That's deconversion and output set on the screen.

And this is sort of like the bread and butter for each GPU, just do something for each pixel independently.

And this is so fast that you can't even measure it, because, you know, it runs on the GPU end and grants in another process.

But the only thing you can measure is the texture upload time that you need.

And on mobile devices, it's about one millisecond to upload these three texture values.

So with this change, the whole thing run fast enough so that you can actually decode these 720p videos on mobile devices.

So with this working, there's only one question remaining.

Why? And the answer is that simple.

I actually started with this out of interest in video compression, but it was useful as well.

If we have a look at the current situation with the HTML5 video element, you get these differences in supported codecs.

So let's start with the shitty browsers from companies that don't care about the web.

Internet Explorer and Safari don't decode WebM, because-- I don't know-- they hate the web and hate open source.

They just-- but they love H.264, because it's patented

and it's-- you know-- [LAUGHING] I don't know.

I have no idea why they don't decode WebM.

Chrome can decode both formats.

Chromium, on the other hand, can only decode WebM, because H.264, there is

no open source solution that is not patented or patent-encumbered.

And same with Firefox.

But recent versions of Firefox actually tried to use an H.264 codec,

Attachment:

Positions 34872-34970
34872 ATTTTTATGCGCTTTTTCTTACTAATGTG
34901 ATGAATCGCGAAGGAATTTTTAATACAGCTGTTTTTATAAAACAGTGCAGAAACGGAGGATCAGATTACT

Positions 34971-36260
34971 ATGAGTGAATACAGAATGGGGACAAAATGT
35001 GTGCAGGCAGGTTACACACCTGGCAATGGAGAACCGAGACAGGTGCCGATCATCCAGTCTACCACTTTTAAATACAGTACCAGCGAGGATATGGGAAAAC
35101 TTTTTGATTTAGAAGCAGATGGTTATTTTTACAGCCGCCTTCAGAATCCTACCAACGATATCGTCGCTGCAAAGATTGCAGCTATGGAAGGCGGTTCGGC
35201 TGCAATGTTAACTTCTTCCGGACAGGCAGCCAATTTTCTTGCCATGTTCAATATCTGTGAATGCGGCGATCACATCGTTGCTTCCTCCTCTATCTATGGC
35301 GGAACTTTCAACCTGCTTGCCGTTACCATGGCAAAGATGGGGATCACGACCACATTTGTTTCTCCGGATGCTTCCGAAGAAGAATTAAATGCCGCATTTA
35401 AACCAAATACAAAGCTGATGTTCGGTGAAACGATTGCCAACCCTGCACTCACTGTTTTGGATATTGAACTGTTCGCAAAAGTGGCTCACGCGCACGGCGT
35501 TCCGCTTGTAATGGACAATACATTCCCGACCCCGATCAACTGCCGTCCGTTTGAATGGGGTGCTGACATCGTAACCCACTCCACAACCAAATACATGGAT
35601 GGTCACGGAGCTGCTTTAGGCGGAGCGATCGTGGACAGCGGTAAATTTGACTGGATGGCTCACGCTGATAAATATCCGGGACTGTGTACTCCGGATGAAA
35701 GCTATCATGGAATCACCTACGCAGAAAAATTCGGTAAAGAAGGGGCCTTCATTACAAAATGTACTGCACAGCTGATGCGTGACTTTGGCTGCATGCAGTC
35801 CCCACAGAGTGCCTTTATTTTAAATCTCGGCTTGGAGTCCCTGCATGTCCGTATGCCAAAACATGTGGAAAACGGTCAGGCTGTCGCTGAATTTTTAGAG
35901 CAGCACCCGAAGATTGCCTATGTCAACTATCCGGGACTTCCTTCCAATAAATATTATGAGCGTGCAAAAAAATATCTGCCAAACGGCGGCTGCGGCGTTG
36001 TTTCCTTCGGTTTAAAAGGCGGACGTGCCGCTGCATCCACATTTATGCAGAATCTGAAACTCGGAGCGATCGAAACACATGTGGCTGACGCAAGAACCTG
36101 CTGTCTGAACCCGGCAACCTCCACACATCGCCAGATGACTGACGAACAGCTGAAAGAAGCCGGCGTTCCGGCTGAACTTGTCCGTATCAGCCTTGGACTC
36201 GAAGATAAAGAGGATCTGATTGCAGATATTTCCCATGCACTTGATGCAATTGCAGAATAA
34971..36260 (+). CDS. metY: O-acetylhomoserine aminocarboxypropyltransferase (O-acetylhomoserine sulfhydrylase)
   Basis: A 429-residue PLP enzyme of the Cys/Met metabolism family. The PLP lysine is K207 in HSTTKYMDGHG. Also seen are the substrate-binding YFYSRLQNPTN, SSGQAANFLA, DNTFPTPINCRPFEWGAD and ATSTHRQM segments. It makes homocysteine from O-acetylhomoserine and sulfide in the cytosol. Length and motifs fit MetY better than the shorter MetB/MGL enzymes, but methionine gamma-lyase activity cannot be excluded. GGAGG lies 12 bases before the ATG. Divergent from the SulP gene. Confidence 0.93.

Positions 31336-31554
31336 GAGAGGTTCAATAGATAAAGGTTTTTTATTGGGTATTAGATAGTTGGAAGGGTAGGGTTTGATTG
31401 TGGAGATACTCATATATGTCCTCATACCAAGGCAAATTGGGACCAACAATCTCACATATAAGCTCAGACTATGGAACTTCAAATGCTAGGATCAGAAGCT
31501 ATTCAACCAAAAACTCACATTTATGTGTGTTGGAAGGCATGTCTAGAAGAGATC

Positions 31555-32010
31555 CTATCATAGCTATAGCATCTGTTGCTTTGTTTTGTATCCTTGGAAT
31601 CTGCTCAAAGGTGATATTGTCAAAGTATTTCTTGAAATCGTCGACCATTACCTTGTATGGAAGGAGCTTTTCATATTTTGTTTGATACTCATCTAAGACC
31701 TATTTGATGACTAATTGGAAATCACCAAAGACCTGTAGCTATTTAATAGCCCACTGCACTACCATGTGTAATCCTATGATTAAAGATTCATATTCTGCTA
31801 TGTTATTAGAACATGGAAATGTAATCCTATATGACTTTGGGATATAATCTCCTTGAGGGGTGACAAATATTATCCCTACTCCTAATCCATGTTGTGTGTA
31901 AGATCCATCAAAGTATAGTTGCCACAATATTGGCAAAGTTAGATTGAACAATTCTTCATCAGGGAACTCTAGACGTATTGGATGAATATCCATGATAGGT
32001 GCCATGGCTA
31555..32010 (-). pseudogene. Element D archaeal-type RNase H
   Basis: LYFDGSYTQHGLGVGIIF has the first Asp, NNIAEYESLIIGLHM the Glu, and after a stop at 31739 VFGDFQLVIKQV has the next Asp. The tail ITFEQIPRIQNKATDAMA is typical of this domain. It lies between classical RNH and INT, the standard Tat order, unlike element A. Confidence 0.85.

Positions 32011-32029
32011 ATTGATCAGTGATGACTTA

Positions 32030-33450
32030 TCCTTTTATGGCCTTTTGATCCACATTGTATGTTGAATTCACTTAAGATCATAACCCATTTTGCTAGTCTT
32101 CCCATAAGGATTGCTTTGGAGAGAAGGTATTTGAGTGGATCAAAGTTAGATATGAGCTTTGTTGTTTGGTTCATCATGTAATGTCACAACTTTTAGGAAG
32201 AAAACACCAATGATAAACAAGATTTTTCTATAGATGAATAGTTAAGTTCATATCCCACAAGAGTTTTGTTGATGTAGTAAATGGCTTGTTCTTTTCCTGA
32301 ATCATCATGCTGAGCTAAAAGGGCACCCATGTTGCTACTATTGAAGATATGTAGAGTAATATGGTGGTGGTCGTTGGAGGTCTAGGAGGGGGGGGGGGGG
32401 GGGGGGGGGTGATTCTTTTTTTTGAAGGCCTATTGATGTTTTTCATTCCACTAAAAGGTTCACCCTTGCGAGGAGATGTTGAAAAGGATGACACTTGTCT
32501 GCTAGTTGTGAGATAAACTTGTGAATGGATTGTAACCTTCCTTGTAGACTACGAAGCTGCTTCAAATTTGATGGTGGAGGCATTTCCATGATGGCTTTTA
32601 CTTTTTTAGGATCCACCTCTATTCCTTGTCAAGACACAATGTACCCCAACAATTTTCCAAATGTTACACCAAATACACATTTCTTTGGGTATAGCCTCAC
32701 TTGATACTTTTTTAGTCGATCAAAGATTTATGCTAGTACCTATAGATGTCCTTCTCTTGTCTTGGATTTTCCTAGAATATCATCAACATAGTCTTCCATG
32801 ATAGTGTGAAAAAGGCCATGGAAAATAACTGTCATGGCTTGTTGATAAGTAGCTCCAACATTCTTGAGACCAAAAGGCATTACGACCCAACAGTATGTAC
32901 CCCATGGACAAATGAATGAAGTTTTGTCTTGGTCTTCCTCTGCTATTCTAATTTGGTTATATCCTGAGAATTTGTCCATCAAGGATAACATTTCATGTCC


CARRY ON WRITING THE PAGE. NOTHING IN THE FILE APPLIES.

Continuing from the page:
if it's installed on the system under certain conditions.

I couldn't find documentation anywhere what this actually means.

So I don't-- your best bet is to not use H.246,

if you want to support Firefox.

But there's hope.

Microsoft Edge browser announced that they will support WebM in the future.

So maybe, in one year, we will have WebM decoding in Microsoft Edge.

And then it will only take three or four more years before Safari catches up.

[LAUGHTER] Same situation with live streaming for the video element.

There are currently two standards that are competing, HLS, which is HTTP live streaming, developed by Apple, and MPEG DASH.

Both formats are quite similar.

They provide a playlist of short chucks of video.

So you have, maybe, 20 video files, each five seconds.

And you have a playlist of these video files.

And this playlist can be appended dynamically.

And if you have a live stream, you just request to this playlist continuously and get new segments.

This also means that you have, at least, a latency of 5 to 10 milliseconds from the live stream.

So it's not really "live," but-- it's good enough for broadcasting, but not for-- I don't know-- VNC, or screen sharing, or stuff like that.